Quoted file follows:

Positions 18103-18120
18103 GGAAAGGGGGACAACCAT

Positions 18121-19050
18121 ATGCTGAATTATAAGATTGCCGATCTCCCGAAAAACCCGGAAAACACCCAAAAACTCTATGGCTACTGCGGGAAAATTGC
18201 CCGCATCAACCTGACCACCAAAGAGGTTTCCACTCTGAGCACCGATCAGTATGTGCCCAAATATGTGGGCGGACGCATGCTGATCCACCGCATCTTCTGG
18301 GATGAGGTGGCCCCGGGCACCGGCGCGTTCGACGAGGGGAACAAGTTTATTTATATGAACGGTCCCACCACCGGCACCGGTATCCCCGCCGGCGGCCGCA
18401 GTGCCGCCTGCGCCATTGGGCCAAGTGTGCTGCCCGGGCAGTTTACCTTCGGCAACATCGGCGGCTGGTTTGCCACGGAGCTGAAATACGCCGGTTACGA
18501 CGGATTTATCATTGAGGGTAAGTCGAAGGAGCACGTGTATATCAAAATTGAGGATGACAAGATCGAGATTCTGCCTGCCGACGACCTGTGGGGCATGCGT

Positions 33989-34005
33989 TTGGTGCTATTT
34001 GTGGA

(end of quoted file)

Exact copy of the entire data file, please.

Positions 18103-18120
18103 GGAAAGGGGGACAACCAT

Positions 18121-19050
18121 ATGCTGAATTATAAGATTGCCGATCTCCCGAAAAACCCGGAAAACACCCAAAAACTCTATGGCTACTGCGGGAAAATTGC
18201 CCGCATCAACCTGACCACCAAAGAGGTTTCCACTCTGAGCACCGATCAGTATGTGCCCAAATATGTGGGCGGACGCATGCTGATCCACCGCATCTTCTGG
18301 GATGAGGTGGCCCCGGGCACCGGCGCGTTCGACGAGGGGAACAAGTTTATTTATATGAACGGTCCCACCACCGGCACCGGTATCCCCGCCGGCGGCCGCA
18401 GTGCCGCCTGCGCCATTGGGCCAAGTGTGCTGCCCGGGCAGTTTACCTTCGGCAACATCGGCGGCTGGTTTGCCACGGAGCTGAAATACGCCGGTTACGA
18501 CGGATTTATCATTGAGGGTAAGTCGAAGGAGCACGTGTATATCAAAATTGAGGATGACAAGATCGAGATTCTGCCTGCCGACGACCTGTGGGGCATGCGT

Positions 33989-34005
33989 TTGGTGCTATTT
34001 GTGGA